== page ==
______________________________________PAM Sol;amount CSFkg/ton kg/ton ml______________________________________-- -- 1201.0 -- 195-- (b); 1.0 1201.0 (a); 1.0 4001.0 (a); 1.5 4451.0 (a); 2.0 4851.0 (a); 2.5 5101.0 (a); 1,0 (rdo) 3301.0 (a); 1.5 (rdo) 3451.0 (a); 2.0 (rdo) 3551.0 (a); 2.5 (rdo) 3601.0 (b); 1.0 4201.0 (b); 1.5 4801.0 (b); 2.0 5051.0 (b); 2.5 5301.0 (e); 1.5 4001.0 (e); 2.0 4401.0 (e); 2.5 4351.0 (f); 1.5 3901.0 (f); 2.0 4251.0 (f); 2.5 435______________________________________
In this example the filler and fines retention was evaluated in a mill test. The stock was made up from 30% of chemical pulp, 24% of groundwood pulp and 46% of CaCO3 filler. The concentration of the stock was 0.5% and the pH was 8.3. The measured fillers and fines content was 76.9%.
A Britt Dynamic Drainage Jar was used to evaluate retention. The stirrer speed was set to 800 rpm and the wire used was of 200 mesh.
The cationic silica sol used was sol (a) according to Example 1 and this was added before the cationic retention agent. The following cationic retention agents were used in the different runs:
(A) Cationic polyacrylamide, Percol 292 manufactured by Allied Colloids.
(B) Cationic guar gum.
The results of the tests are shown in the table below. The filler and fines retention (FF ret.) is given in percent at different dosages of the respective cationic polymers. The dosage is calculated as dry polymer on dry pulp plus filler. The cationic silica sol was used in an amount of 1 kg/ton of dry pulp filler. Comparisons were made with addition of solely the cationic polymer.
______________________________________Added cationic Added amount Added sol FF ret.polymer kg/ton kg/ton %______________________________________A 0.25 1 75A 0.50 1 97A 0.75 1 100A 0.25 -- 43A 0.50 -- 61A 0.75 -- 80B 2 1 95B 4 1 95B 6 1 95B 2 -- 45B 4 -- 83B 6 -- 90______________________________________
In this example the system of a cationic silica sol (a) according to Example 1 and cationic polyacrylamide, was tested in a mill producing magazine paper. The stock consisted of 19% sulphate pulp, 37% groundwood pulp, 20% thermomechanical pulp and 24% clay, i.e. a stock with high amounts of non-cellulosic substances. The pH was 4.45. Retention was measured with a Britt Dynamic Drainage Jar and freeness with a Canadian Freeness Tester.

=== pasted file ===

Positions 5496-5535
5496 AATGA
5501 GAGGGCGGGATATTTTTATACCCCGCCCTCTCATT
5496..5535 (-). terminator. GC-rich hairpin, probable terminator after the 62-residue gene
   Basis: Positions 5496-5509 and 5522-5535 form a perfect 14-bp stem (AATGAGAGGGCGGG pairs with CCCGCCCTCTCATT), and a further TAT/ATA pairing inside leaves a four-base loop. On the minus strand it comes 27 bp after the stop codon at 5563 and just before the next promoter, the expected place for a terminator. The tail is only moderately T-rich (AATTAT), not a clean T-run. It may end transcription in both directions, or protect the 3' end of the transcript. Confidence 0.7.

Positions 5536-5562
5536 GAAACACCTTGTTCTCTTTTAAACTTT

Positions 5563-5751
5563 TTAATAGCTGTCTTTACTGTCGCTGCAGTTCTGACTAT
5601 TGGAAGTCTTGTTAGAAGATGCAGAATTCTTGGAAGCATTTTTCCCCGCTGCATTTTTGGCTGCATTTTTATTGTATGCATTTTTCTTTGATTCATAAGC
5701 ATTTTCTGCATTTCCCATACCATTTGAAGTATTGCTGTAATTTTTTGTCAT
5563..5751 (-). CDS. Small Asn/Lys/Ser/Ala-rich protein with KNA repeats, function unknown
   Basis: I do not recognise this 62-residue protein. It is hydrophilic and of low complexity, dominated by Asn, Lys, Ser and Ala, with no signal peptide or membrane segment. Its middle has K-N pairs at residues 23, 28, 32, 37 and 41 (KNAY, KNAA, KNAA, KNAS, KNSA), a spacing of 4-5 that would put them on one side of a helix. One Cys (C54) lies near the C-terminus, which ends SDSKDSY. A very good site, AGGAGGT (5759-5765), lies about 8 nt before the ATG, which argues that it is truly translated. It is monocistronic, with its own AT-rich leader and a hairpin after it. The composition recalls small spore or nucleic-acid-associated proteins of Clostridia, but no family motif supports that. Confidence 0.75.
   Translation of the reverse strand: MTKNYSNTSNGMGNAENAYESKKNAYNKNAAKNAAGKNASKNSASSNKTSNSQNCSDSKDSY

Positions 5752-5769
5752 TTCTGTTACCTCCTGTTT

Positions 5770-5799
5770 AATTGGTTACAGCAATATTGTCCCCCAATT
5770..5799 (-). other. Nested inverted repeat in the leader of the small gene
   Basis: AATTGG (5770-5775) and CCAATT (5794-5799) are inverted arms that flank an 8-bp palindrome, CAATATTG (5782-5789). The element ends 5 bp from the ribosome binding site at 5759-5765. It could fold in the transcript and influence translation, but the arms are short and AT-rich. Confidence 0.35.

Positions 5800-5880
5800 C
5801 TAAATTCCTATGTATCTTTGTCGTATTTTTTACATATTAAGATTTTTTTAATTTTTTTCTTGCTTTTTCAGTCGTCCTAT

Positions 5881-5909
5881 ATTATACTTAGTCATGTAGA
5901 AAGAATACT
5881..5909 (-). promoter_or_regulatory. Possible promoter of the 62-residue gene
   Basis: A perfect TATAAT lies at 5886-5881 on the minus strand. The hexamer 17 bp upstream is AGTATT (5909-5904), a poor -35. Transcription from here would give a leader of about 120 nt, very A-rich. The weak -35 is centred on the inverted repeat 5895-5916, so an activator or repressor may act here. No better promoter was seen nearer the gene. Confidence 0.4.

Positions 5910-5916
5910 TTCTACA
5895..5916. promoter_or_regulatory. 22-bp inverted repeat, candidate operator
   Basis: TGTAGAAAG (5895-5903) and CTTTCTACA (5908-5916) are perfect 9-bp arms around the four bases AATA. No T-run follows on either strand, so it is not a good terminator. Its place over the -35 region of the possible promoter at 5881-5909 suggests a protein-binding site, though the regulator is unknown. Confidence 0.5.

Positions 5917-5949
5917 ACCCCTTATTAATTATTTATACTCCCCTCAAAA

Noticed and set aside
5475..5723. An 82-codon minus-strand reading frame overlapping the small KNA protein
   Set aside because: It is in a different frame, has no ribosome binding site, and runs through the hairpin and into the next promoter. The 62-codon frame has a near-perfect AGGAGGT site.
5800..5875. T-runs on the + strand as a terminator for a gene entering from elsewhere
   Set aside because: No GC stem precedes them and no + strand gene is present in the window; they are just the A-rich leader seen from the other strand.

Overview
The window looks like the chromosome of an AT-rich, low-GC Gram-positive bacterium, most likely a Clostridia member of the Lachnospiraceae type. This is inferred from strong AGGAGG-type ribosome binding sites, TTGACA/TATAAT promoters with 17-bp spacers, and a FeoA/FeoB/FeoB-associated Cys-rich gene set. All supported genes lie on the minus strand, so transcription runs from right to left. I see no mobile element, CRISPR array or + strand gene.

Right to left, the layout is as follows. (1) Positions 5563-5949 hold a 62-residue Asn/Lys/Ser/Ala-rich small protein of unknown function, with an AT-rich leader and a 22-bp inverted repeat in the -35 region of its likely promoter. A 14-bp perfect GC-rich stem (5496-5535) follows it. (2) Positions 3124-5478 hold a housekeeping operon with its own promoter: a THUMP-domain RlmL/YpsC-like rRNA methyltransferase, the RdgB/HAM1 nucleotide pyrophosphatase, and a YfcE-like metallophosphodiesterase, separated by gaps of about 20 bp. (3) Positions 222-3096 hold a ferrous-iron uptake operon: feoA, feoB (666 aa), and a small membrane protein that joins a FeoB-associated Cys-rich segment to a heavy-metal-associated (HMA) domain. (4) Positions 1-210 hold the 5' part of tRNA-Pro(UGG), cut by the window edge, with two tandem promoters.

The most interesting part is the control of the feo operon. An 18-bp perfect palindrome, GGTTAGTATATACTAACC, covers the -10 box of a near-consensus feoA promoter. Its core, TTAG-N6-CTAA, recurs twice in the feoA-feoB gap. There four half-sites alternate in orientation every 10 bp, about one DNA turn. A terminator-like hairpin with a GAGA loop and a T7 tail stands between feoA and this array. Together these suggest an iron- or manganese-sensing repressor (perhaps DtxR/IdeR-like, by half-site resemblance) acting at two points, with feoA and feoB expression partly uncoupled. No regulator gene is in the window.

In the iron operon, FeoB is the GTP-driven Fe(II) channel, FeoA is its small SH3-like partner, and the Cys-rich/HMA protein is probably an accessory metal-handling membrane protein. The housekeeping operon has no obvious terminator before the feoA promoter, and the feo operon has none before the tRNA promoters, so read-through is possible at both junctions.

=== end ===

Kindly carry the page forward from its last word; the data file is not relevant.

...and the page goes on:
______________________________________Additions kg/tonSol PAM Retention % Freeness ml______________________________________-- 0.25 26.4 110-- 0.50 44.6 140-- 1.0 57.6 1902.0 0.25 41.7 1502.0 0.50 65.0 2002.0 1.0 85.6 305______________________________________
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|WO2013113823A3 *||Jan 31, 2013||Oct 3, 2013||Basf Se||Process for the manufacture of paper and paperboard|
|WO2015070844A1 *||Nov 13, 2014||May 21, 2015||Loser, Ulrich||Method for controlling algal bloom|
|U.S. Classification||162/168.3, 162/178, 162/181.6, 162/164.6, 162/175|
|International Classification||D21H17/32, D21H21/10, D21H17/37, D21H17/68|
|Cooperative Classification||D21H21/10, D21H17/37, D21H17/68, D21H17/32|
|Nov 24, 1989||AS||Assignment|
Owner name: EKA NOBEL AB, SWEDEN
Free format text: ASSIGNMENT OF ASSIGNORS INTEREST.;ASSIGNOR:SVENDING, PER J.;REEL/FRAME:005182/0585
Effective date: 19890425
|Jan 25, 1994||FPAY||Fee payment|
Year of fee payment: 4
|Jan 26, 1998||FPAY||Fee payment|
Year of fee payment: 8
|Jan 17, 2002||FPAY||Fee payment|
Year of fee payment: 12